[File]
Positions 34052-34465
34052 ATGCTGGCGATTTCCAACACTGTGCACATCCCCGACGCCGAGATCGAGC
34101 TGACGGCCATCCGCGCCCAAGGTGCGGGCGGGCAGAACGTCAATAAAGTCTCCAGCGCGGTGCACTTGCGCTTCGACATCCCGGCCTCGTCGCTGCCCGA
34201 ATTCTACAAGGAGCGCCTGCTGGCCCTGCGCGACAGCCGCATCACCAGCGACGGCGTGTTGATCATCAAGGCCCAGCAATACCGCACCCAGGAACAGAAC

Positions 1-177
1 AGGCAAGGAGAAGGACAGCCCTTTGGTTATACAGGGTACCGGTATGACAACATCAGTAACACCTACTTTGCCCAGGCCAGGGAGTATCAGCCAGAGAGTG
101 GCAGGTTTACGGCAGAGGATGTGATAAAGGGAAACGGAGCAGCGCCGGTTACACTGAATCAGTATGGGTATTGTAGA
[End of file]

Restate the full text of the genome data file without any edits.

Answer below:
Positions 34052-34465
34052 ATGCTGGCGATTTCCAACACTGTGCACATCCCCGACGCCGAGATCGAGC
34101 TGACGGCCATCCGCGCCCAAGGTGCGGGCGGGCAGAACGTCAATAAAGTCTCCAGCGCGGTGCACTTGCGCTTCGACATCCCGGCCTCGTCGCTGCCCGA
34201 ATTCTACAAGGAGCGCCTGCTGGCCCTGCGCGACAGCCGCATCACCAGCGACGGCGTGTTGATCATCAAGGCCCAGCAATACCGCACCCAGGAACAGAAC

Positions 1-177
1 AGGCAAGGAGAAGGACAGCCCTTTGGTTATACAGGGTACCGGTATGACAACATCAGTAACACCTACTTTGCCCAGGCCAGGGAGTATCAGCCAGAGAGTG
101 GCAGGTTTACGGCAGAGGATGTGATAAAGGGAAACGGAGCAGCGCCGGTTACACTGAATCAGTATGGGTATTGTAGA